Whisky Magazine Issue 123
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Dave attends the opening of Tullamore D.E.W. new distillery
The likes of it had never been seen. As they craned their necks upwards on that morning of 10 May 1785, the Montgolfier rose over the town. A hot air balloon! In Tullamore! They watched as it headed, inexorably, fatally, towards the barracks chimney and crashed into it. The blazing balloon plummeted to the ground setting fire to a thatched house. Soon all of Patrick Street and Kilbride Street were destroyed. Tullamore, the locals proudly attest, was the scene of the world's first air disaster, though those of us with a classical bent would argue that the first was Icarus getting too close to the sun.
Tullamore rebuilt itself. The disaster resulted in the town being rebuilt and becoming an important centre for trade. Its coat of arms still bears the image of a phoenix. A burnished copper image of the same now greets visitors to the town's new distillery. It's a neat symbol not only of the return home of an iconic brand, but also of the fortunes of Irish whiskey.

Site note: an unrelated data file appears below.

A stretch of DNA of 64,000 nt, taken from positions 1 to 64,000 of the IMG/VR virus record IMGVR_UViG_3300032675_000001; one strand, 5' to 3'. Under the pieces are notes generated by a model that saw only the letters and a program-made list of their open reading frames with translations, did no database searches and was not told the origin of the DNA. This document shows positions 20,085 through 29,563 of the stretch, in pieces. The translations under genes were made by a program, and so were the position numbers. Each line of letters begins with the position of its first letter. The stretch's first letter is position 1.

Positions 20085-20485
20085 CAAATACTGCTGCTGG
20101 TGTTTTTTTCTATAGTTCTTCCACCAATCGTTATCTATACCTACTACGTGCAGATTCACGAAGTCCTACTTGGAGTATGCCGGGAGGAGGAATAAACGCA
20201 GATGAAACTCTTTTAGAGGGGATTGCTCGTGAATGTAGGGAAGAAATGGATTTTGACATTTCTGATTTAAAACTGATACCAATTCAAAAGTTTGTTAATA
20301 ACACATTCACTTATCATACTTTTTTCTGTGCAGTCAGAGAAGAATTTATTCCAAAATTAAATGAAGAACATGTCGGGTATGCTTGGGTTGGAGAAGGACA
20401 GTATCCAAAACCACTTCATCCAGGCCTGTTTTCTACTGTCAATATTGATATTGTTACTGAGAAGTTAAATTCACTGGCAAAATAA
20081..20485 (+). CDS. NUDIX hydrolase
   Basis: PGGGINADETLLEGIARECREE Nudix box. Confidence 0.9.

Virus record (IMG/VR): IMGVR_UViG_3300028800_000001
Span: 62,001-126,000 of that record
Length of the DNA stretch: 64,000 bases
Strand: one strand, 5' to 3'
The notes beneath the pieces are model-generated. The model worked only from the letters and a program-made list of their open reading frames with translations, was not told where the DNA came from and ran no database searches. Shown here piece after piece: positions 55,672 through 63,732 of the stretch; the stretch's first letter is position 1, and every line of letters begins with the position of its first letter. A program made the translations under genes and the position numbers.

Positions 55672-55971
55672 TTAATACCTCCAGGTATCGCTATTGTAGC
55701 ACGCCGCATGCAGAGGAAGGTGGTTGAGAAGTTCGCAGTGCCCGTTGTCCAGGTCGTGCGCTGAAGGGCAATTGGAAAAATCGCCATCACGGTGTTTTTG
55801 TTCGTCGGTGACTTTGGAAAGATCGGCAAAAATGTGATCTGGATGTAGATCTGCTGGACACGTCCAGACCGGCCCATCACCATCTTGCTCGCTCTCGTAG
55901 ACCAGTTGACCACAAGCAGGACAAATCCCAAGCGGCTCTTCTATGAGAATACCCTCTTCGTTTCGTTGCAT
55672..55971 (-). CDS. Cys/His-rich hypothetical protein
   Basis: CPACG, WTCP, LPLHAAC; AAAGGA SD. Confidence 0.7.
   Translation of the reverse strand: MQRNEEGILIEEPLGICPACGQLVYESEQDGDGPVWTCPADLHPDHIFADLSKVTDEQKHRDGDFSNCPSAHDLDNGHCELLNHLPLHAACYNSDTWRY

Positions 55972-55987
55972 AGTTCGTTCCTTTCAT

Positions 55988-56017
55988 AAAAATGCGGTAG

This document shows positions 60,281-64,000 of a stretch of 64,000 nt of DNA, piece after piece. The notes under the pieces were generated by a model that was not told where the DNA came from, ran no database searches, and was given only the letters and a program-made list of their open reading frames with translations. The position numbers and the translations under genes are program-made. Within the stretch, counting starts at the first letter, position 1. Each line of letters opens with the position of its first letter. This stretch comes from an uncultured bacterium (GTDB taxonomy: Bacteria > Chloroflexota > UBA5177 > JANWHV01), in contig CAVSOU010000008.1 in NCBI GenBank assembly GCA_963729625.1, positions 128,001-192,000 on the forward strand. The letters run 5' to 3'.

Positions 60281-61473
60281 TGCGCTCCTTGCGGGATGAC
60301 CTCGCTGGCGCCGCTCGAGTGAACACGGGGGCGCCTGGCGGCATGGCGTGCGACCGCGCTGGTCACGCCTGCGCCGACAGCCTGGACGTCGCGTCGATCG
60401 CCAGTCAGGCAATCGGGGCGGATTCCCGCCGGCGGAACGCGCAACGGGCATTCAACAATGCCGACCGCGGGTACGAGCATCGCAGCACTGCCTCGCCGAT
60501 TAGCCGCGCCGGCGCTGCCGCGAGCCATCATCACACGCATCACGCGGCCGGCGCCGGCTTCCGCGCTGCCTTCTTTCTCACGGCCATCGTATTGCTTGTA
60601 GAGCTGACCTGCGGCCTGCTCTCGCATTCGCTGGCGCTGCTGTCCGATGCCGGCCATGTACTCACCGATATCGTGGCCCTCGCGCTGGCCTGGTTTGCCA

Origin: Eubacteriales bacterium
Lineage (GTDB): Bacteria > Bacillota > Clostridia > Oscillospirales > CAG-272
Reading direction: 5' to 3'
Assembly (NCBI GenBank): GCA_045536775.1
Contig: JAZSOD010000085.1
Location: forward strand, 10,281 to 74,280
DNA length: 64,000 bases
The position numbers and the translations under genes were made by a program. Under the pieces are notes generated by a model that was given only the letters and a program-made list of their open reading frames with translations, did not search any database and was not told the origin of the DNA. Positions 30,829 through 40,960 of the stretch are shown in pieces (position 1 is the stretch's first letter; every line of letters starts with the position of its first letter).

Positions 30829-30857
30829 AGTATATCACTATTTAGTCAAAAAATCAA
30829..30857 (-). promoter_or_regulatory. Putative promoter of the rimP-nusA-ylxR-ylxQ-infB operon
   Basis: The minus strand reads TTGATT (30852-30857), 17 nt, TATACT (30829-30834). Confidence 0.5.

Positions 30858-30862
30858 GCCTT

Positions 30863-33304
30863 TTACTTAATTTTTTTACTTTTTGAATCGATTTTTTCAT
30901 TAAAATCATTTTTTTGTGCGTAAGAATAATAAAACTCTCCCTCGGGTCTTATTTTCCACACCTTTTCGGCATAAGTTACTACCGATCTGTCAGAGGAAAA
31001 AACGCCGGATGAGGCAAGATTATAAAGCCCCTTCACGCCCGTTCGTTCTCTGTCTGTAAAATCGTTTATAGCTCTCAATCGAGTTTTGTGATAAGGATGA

When William Grant & Sons want to build a distillery, it does so quickly. It took only 18 months to transform the 58 acre greenfield site on the outskirts of Tullamore into a 1.8million litre capacity pot still distillery, with space for further expansion, and a grain plant.
“Of all the sites we looked at, this was undoubtedly the worst,” said John Quinn, Tullamore D. E. W's long-serving brand ambassador. It was, after all, a peat bog. 2,500 piles were put into the ground, 250,000 tons of peat were removed (...